Mysore Palace
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Mysore Palace

Mysore Palace
Mysore is a city of palaces, but the most magnificent of them all is the Mysore Palace sometimes known as the Main Palace as well. One of the most unforgettable images of the city is the image of the illuminated Mysore Palace against the dark black sky. It takes ninety seven thousand light bulbs to produce this enchanting image of the Palace. The Palace is situated in the middle of the city and is a reminder of the grandeur of a bygone era and is today an invaluable national treasure.

The Palace that stands today is the fourth one to be built in the same site. When the capital was shifted back to Mysore from Srirangapatnam, after Tippu Sultan's death, the Palace was hastily rebuilt with wood and mud, in a Hindu style. The Royal family moved into it in 1801. But this Palace was burnt down in a fire that broke out during the wedding of the oldest daughter of Maharaja Chamaraja Wodeyar in 1897. The reconstruction of the Palace was undertaken immediately and the Royal family moved to Jaganmohan Palace. The English architect Henry Irwin designed the new Palace and it was completed in 1912 at a cost of about Rs 41 lakhs.

The Amba Vilasa Palace as the Mysore Palace is known, is an excellent combination of Dravidian, Indo-Saracenic, Oriental and Roman styles of architecture. The Maharaja's Palace is a beautiful three storied stone building of fine gray granite and rich pink marble domes, overlooking this structure is a five-storied 145 foot tower whose domes are gilded in gold. One enters the Palace through the Gombe Thotti or the Doll's Pavilion; this is a pavilion of traditional dolls from the nineteenth and early twentieth centuries. This collection also has a wooden elephant howdah (structure for carrying people on the elephant) that is decorated with 84 kilograms of gold.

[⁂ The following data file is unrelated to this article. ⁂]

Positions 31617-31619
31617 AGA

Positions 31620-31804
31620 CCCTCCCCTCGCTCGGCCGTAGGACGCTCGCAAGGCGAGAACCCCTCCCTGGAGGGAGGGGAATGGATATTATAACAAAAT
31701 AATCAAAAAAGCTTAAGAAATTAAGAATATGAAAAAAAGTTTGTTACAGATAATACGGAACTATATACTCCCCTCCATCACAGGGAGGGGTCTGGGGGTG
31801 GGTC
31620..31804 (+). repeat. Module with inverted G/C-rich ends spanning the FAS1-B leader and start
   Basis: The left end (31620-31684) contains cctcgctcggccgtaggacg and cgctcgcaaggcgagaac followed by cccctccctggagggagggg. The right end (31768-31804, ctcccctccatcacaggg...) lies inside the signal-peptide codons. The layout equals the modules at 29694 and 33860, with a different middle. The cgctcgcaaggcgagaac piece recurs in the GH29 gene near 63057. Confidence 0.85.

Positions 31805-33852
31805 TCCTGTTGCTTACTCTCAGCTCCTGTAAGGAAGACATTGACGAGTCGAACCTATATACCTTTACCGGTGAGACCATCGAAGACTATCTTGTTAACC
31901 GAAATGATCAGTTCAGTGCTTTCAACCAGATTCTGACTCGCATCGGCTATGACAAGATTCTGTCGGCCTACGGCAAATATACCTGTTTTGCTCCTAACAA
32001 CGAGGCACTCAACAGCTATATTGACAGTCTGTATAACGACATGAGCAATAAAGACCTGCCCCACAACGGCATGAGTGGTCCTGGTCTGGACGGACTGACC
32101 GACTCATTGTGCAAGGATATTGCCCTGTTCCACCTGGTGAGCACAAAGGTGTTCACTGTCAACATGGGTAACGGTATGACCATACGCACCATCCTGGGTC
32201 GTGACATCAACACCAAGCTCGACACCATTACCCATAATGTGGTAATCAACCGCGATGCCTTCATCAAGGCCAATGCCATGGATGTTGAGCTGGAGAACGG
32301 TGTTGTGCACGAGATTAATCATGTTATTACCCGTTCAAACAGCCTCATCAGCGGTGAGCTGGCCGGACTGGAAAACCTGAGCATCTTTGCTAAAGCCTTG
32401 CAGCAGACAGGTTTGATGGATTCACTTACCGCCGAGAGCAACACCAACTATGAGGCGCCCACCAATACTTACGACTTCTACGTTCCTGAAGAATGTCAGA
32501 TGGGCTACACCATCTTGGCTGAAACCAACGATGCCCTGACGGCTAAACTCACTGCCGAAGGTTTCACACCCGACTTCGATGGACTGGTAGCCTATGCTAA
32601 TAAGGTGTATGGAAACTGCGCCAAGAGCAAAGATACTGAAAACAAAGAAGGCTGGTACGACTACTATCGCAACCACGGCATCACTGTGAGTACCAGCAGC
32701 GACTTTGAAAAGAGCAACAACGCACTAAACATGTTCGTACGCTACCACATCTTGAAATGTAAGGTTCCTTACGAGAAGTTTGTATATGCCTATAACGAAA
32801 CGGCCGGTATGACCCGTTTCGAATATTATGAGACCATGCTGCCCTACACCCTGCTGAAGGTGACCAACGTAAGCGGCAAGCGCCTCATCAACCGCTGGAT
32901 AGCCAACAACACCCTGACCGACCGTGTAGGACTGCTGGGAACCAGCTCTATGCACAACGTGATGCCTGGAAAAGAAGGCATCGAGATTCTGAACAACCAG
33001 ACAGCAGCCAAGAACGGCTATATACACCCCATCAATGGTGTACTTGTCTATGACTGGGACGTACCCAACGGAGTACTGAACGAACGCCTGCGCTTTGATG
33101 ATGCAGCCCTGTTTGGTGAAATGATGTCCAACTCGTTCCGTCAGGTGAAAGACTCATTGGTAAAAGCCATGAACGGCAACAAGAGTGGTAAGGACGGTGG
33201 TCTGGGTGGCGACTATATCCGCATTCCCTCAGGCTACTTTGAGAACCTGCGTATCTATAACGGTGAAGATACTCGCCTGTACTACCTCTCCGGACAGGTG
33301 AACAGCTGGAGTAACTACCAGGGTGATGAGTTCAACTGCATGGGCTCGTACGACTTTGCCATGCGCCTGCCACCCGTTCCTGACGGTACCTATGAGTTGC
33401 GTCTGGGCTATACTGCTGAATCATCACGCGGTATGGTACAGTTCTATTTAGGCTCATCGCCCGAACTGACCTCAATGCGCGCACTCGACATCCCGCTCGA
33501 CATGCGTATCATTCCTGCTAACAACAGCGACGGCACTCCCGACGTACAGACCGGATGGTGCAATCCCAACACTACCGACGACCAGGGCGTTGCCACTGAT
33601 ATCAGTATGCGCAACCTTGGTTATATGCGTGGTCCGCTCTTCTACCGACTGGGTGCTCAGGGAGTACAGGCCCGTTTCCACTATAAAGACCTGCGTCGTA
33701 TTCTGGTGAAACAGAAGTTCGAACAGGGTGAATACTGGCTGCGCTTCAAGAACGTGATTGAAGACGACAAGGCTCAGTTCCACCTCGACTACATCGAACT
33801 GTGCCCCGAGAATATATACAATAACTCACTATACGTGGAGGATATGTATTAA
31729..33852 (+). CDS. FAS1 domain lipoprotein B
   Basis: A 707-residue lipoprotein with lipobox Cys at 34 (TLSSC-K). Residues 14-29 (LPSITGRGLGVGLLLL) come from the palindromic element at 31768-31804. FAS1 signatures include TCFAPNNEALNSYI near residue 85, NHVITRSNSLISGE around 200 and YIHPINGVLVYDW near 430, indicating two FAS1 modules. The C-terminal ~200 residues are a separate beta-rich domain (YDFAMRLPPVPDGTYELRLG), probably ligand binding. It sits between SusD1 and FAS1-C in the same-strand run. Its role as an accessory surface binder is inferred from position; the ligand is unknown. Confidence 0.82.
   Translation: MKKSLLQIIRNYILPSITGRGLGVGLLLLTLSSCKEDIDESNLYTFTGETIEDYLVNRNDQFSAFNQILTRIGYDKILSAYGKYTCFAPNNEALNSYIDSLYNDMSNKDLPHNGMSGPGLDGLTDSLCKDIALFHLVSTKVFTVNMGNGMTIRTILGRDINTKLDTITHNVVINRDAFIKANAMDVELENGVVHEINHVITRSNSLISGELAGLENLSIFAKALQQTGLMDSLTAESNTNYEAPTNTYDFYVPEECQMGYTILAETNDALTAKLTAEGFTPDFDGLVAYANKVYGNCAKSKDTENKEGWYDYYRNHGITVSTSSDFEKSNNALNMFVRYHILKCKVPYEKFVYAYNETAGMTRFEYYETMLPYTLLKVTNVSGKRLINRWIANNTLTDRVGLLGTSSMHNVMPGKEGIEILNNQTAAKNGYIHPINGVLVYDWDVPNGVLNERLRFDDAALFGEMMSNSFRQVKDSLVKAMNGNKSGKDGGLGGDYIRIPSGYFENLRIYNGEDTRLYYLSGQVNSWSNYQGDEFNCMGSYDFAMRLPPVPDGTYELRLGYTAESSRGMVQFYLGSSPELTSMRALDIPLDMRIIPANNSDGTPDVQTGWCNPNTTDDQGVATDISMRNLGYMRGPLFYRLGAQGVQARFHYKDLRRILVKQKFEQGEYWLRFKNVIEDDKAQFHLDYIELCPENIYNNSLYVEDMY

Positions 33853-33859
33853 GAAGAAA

There are twelve temples inside the Palace complex dating from the fourteenth to the twentieth centuries and have varying architectural styles. The Palace is set in a carefully laid out gardens. One can visit the Palace of all days of the week between 10am and 5.30pm. The Palace is illuminated on Sundays, national holidays and state festivals between 7.00pm and 8.00pm and during the Dasara festivities from 7pm to 9pm. You can hire a Mysore Palace Board certified guide for a nominal fee and he will take you on a guided tour of the whole Palace.
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